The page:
Skype, the Internet calling service that was controlled until last year by eBay, filed Monday for a U.S. initial public offering.
Luxembourg-based Skype tentatively put the value of the offering at $100 million, but that's a rough estimate only used as a basis for calculating the filing fee for the Securities and Exchange Commission.
Skype did not say when its shares would go on sale, or at what price. It expects to list on the Nasdaq Stock Market under an unspecified symbol.
EBay sold 70 percent of Skype for $2 billion to an investor group led by private equity firm Silver Lake, the Canada Pension Plan Investment Board and Andreessen Horowitz. The group owns 56 percent of the company. The remaining 14 percent is owned by Joltid, a firm controlled by the founders of Skype, Niklas Zennstrom and Janus Friis. EBay kept a 30 percent stake.
Friis and Zennstrom sold Skype to eBay for $2.6 billion in 2005 and left the company in 2007.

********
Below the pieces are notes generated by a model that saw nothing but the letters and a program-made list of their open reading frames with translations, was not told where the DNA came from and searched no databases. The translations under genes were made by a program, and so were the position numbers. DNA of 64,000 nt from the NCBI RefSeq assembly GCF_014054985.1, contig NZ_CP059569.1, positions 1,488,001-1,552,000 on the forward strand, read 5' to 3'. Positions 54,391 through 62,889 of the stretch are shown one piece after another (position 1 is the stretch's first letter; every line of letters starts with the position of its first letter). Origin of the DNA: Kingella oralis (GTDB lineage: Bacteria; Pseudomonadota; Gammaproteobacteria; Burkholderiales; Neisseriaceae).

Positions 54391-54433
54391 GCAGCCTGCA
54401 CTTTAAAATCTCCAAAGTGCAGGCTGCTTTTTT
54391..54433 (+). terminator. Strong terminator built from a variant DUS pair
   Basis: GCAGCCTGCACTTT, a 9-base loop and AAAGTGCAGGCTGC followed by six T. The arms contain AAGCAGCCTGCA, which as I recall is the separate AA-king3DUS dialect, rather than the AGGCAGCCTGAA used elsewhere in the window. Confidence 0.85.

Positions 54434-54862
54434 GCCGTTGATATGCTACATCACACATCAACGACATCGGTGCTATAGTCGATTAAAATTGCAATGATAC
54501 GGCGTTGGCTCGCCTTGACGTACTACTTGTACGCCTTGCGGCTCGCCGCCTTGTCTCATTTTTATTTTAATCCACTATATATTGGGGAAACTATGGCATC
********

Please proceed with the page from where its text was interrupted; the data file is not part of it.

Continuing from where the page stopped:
Between Nov. 19, 2009, when it became independent of eBay, and Dec. 31, Skype lost $99.7 million on $92.4 in revenue, according to the filing with the SEC.
Calls between Skype users are free. The company makes most of its money from calls that Skype users place to landline and cellular phones.
Skype said a portion of the IPO shares will be made available to its customers, "based on the nature and extent of their relationship with Skype."
Another Internet calling service, Vonage Holdings , offered shares to its customers in its 2006 IPO. That turned into a disaster, as unsophisticated investors jumped at the chance to participate, thinking that they could cash out soon. The shares tanked immediately after going on sale, and have never recovered their value. Lawsuits followed.
Goldman Sachs , J.P. Morgan and Morgan Stanley will lead the offering.